Always setting a high standard for scientific publishing, Johns Hopkins University Press titles span the range of our natural history subject areas providing solid high-quality research from top academics.
These ten books from JHUP have been – and continue to be – bestsellers at NHBS, and they are all on special offer at 35% off this June:
First published in 1988, “Ecological and Behavioral Methods for the Study of Bats” is widely acknowledged as the primary reference for both amateur and professional bat researchers. Only one group of mammals includes more species than bats. Bats live on every continent except Antarctica, range from deserts to tropical forests to mountains, and their activities have a profound effect on the ecosystems in which they live.
The first exploration of the lives of small mammals undertaken in decades. Mammalogist Joseph F. Merritt offers an engaging, in-depth discussion about a diverse array of small mammals, from the rare Kitti’s hog-nosed bat of Southeast Asia to the bizarre aye-aye of Madagascar to the familiar woodchuck of North America.
The sixth edition is 24% longer, and the number of separate genera has increased by 75 – among them, three remarkable large ungulates recently discovered in the forests of Indochina. New also is a full account of the woolly mammoth, now known to have survived until less than 4,000 years ago.
Introduction by Thomas H. Kunz and Elizabeth D. Pierson. The first single segment of the leading reference workWalker’s Mammals of the World to become available as a separate volume. It is a complete guide to this varied order of mammals and includes scientific and common names, as well as the number and distribution of species, measurements and physical traits, habitat, daily and seasonal activity, population dynamics, home range, social life, reproduction, and longevity.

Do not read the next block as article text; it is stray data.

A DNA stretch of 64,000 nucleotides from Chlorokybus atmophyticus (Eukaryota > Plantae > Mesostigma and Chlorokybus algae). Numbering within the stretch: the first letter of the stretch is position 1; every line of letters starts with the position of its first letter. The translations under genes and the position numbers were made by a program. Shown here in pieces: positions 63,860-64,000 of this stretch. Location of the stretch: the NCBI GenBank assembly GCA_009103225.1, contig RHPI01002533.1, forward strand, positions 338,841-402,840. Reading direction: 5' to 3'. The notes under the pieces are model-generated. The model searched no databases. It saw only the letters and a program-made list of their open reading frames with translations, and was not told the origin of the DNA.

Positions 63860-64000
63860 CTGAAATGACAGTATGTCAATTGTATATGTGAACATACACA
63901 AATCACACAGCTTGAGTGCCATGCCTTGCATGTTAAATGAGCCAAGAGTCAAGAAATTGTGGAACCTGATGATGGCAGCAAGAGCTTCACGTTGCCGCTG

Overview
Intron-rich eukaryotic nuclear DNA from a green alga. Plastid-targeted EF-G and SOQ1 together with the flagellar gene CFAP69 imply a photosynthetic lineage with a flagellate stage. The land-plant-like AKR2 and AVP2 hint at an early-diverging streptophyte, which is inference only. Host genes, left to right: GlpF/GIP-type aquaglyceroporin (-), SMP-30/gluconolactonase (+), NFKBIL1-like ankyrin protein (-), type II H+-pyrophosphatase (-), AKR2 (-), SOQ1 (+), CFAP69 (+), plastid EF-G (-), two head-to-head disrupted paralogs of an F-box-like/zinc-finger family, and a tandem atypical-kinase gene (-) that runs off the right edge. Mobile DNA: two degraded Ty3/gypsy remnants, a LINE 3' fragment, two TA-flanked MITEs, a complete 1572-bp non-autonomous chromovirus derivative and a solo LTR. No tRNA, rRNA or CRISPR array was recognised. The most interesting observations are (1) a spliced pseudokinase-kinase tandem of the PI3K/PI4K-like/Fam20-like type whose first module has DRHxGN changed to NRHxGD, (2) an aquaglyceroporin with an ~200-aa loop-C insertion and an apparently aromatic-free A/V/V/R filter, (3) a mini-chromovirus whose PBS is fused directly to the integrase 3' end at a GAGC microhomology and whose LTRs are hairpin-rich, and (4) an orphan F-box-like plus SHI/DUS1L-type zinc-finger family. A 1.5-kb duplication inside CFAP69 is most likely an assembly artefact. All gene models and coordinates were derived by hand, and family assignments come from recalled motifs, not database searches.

For nearly 100 million years amphibians and their ancestors dominated the terrestrial and shallow water environments of the earth. Archaic animals with an amphibious way of life gave rise not only to modern frogs, salamanders, and caecilians but also to the ancestors of reptiles, birds, and mammals.
Tucked into one of the most beautiful and conflicted regions of the world are the last of the mountain gorillas. These apes have survived centuries of human encroachment into their range and decades of intense conflict and violence. The remaining 720 mountain gorillas exist in a fragile habitat, nestled in an area torn by human interests and needs for land, water, and minerals.
Dragonfly Genera of the New World is a beautifully illustrated and comprehensive guide to the taxonomy and ecology of dragonflies in North, Middle, and South America. A reference of the highest quality, this book reveals their striking beauty and complexity. Although Odonata – dragonflies and damselflies – are among the most studied groups of insects, until now there has been no reliable means to identify the New World genera of either group.
In this companion volume to “Dragonfly Genera of the New World”, Rosser W. Garrison, Natalia von Ellenrieder, and Jerry A. Louton provide a comprehensive, fully illustrated guide to the damselflies of North, Central, and South America. Damselflies are more diverse and harder to identify than dragonflies.
This acclaimed textbook is the most comprehensive available in the field of forest ecology. Designed for advanced students of forest science, ecology, and environmental studies, it is also an essential reference for forest ecologists, foresters, and land managers.
The first edition of Frans de Waal’s “Chimpanzee Politics” was acclaimed not only by primatologists for its scientific achievement but also by politicians, business leaders, and social psychologists for its remarkable insights into the most basic human needs and behaviors. Twenty-five years later, this book is considered a classic.